Evaluation of the incidence of failures in depot-style WCs in a pediatric rehabilitation facility in Mexico
Maria Luisa Toro MS1,2, Yasmin Garcia BS1,2, Alejandra M Ojeda BS1,2, David Dausey, PhD3, Jonathan Pearlman PhD1,2
1Human Engineering Research Laboratories, Department of Veterans Affairs, Pittsburgh, PA;
2Department of Rehabilitation Science and Technology, University of Pittsburgh, Pittsburgh, PA
3Department of Public Health, Mercyhurst College, Erie, PA
This study investigated the failures in 23 depot-style wheelchairs (WCs) used by children aged 3 to 14 over the course of 8-48 months and returned to a rehabilitation facility in Mexico during July 2011 for a replacement WC. One aim of this study was to understand the most common WC failures and develop strategies to reduce their occurrence. Both caregiver self-reported measure of failures and a systematic evaluation using the WC Assessment Checklist (W AC) were performed. Findings showed that the brakes (n=18), the seat (n=11) and back sling upholstery (n=7), and the armrest (n=14) failed most frequently. We found significant association between number of self-reported failures and how often a WC was used to travel over dirt roads or paths (χ2(21)=36.67, p=0.018). Significant correlations were also found between WAC score and number of adverse events (rs=- 0.544,p=0.007). Our results show that the WAC could be used as a tool to systematically assess and alert the depot staff when a WC requires major repairs.
An appropriate, well-designed and fitted WC can enhance mobility and community participation for individuals with mobility impairments (Armstrong et al., 2008). Daily use exposes the WC to weather conditions, topographic obstacles, and user factors that often result in WC failures (Cooper, Wolf, Fitzgerald, Kellerher, & Ammer, 2004; Fitzgerald et al., 2005). When the WC is in stage of disrepair or requires frequent repairs, the individual’s function can be reduced; the individual can get injured or even left out without any form of mobility (Constantine, Hingley, & Jowitt, 2006; McClure et al., 2009). Additionally, when the WC has poor performance user satisfaction is significantly reduced and it is more likely to be abandoned (Phillips & Zhao, 1993). This is especially problematic in developing countries where users often do not have access to an alternative WC and therefore a broken WC represents a loss of mobility. Several studies in the US have investigated, both in manual and power WCs, the prevalence of WC failure, repairs and related adverse events such as injuries and reduction in participation (Fitzgerald, et al., 2005; Gaal, Rebholtz, Hotchkiss, & Pfaelzer, 1997; McClure, et al., 2009). Component failure has been reported as a cause of adverse events by 33% of the study participants (Gaal, et al., 1997). Self-reported repairs in the past 6 months ranged from 26 to 45% (Fitzgerald, et al., 2005; McClure, et al., 2009). Adverse consequences due to WC breakdown have been reported by 9% of the study participants (McClure, et al., 2009). In these studies the majority of the manual WCs were light or ultralight WCs. None of the studies found correlation between WC age and number of repairs (Fitzgerald, et al., 2005; McClure, et al., 2009). These results are difficult to generalize to less resourced settings since the availability and quality of WCs are limited and the environment is different. WC available in these settings are often designed for indoor use (Kim & Mullholland, 1999). Therefore, it is most likely that the WC will be used in unpaved roads or humid climate conditions that may put more considerable strain on the device that it will not withstand (Constantine, et al., 2006; Kim & Mullholland, 1999). One aim of this study was to characterize the type and frequency of WC failures in a cohort of devices returned to a Mexican pediatric rehabilitation facility. We hypothesized that factors related to WC utilization (device usage characteristics and type of terrain) would be predictably associated with different types of self reported WC failures.
We recruited a convenience sample of WC users receiving services at a rehabilitation facility in central Mexico who reported having a WC with a failure to their social worker to exchange their used WC for a new WC. We administered in-person surveys to the WC user caregivers that included questions about length of time that the WC had been used; whether or not the WC was new or used when they received it; what repairs or modifications had been done performed to the WC; how many repairs were made completed in the past six months; and to point out in an image what parts they identified as currently broken. Figure 1 presents a line drawing of one of the damaged WCs we evaluated. We also asked about adverse events as consequence of WC failure using an adapted version of the questionnaire used by McClure et al (2009). Participants were given 5 choices of possible consequences: (1) no consequences, (2) been stranded (either at home or away from home), (3) been injured, (4) missed school, or (5) missed a medical appointment. Participants were instructed to select all choices that applied. All questionnaires and materials were presented in Spanish and all in person interviews were conducted in Spanish. The study was approved by two university institutional review boards in the US and by an ethics panel on site in Mexico.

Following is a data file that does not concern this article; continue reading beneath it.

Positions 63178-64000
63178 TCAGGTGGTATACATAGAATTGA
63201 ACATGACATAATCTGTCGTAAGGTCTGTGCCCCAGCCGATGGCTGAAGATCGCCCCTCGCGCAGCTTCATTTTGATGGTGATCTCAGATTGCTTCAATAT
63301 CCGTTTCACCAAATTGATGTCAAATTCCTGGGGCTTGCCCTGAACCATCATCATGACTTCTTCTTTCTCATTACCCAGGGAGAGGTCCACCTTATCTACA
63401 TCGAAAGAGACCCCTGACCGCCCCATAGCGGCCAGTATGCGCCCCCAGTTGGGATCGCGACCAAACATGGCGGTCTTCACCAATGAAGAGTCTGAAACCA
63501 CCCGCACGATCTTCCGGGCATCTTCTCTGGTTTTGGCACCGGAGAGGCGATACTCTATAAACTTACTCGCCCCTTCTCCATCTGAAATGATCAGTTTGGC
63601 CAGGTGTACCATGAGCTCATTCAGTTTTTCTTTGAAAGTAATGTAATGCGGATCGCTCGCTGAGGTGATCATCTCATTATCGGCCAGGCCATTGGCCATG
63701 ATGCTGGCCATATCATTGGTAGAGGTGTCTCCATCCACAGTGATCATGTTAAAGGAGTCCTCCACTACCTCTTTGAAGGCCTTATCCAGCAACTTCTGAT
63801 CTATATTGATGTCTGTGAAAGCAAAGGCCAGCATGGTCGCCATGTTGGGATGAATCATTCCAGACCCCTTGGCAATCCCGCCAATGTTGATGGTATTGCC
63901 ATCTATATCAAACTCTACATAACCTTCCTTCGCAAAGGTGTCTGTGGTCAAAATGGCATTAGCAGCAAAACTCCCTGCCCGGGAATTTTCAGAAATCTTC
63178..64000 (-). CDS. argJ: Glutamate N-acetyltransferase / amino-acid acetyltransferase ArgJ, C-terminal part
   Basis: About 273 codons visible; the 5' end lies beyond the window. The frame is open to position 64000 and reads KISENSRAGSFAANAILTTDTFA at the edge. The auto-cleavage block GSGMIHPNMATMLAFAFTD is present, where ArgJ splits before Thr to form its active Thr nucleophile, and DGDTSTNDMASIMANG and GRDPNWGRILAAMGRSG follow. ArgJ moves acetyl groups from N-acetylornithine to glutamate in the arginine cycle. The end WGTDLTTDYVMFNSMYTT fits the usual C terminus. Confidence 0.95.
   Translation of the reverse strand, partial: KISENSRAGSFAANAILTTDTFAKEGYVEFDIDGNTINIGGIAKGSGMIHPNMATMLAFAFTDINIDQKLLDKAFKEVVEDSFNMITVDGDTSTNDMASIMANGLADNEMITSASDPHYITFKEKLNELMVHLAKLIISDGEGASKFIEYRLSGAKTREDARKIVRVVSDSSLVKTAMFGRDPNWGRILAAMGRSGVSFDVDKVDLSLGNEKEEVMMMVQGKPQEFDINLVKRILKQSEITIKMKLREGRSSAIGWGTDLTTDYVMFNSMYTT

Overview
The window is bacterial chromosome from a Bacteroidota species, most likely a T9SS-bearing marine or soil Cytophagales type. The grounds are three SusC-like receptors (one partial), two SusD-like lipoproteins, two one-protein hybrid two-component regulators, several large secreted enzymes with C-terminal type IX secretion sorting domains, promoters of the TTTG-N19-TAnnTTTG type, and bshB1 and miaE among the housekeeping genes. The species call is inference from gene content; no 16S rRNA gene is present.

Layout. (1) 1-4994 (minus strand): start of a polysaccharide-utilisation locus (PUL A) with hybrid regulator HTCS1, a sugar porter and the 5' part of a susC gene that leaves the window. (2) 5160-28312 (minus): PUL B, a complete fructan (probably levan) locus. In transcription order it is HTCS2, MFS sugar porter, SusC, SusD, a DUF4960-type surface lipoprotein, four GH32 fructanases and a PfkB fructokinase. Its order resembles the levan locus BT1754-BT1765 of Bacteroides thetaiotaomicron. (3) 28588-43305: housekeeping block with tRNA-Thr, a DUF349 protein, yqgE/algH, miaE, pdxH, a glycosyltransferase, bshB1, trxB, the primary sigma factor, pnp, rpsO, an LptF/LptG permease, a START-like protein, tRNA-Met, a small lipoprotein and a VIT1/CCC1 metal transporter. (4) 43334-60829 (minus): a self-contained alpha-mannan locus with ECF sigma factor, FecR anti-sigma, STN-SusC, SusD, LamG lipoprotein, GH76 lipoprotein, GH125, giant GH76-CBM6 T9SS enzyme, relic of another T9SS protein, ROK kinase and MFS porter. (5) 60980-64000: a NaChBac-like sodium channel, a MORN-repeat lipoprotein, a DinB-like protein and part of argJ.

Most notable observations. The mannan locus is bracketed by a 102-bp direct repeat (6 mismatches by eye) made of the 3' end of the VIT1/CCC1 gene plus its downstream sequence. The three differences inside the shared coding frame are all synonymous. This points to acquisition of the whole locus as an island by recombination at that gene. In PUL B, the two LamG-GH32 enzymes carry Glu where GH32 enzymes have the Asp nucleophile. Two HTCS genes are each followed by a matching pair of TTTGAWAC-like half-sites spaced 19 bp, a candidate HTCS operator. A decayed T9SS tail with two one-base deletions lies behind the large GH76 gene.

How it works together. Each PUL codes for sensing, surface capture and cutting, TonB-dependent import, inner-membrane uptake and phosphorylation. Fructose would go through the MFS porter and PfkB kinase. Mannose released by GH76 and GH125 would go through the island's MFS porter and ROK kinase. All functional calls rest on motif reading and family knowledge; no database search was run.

In addition, we utilized a translated version of The WC Assessment Checklist (WAC) to systematically evaluate each WC in a consistent way. The WAC is a screening procedure that consists of a checklist and scoring system for categorizing WCs, based on their physical and working conditions; the WAC helps to identify and classify problems related to component failure (Kamarkar, 2009). The checklist is divided into six domains that correspond to a WC frame or part: WC frame and attachments, wheels and casters, postural seating and support, propulsion interface, wheel locks, and user WC interface. Each component is scored from 1 to 3 were 3 is poor condition, 2-fair condition, 3-perfect condition.
We conducted basic descriptive statistics to assess the number of repairs needed in the past 6 months and identify the consequences of WC breakdowns. The distribution of repairs was broken down into a categorical variable to determine the number of persons who completed 1 repair, 2 to 3 repairs, or 4 or more repairs. The specific type of adverse consequence was also investigated. To test our hypothesis, we ran two separate tests with SPSS and set the significance level at .05. First we ran a chi-square test to evaluate if there was a significant association between the number of self-reported failures and the frequency of WC use in a rough or bumpy terrain, and dirt roads or paths. Next, we ran a spearman-rho test to evaluate if there was a significant correlation between the number of self-reported failures and the number of 1) steep curbs the WC traveled over daily, 2) the number of hours the WC was used per day, and 3) the length of time the WC was used.
We received 23 returned WCs. The majority (n=15) of caregivers reported that they made modifications or repairs to the WC during the time their child used it and the remaining eight did not report any modification or repair. The participants exchanged WCs that had modifications and repairs (n=6), only repairs (n=4), and only modifications (n=5).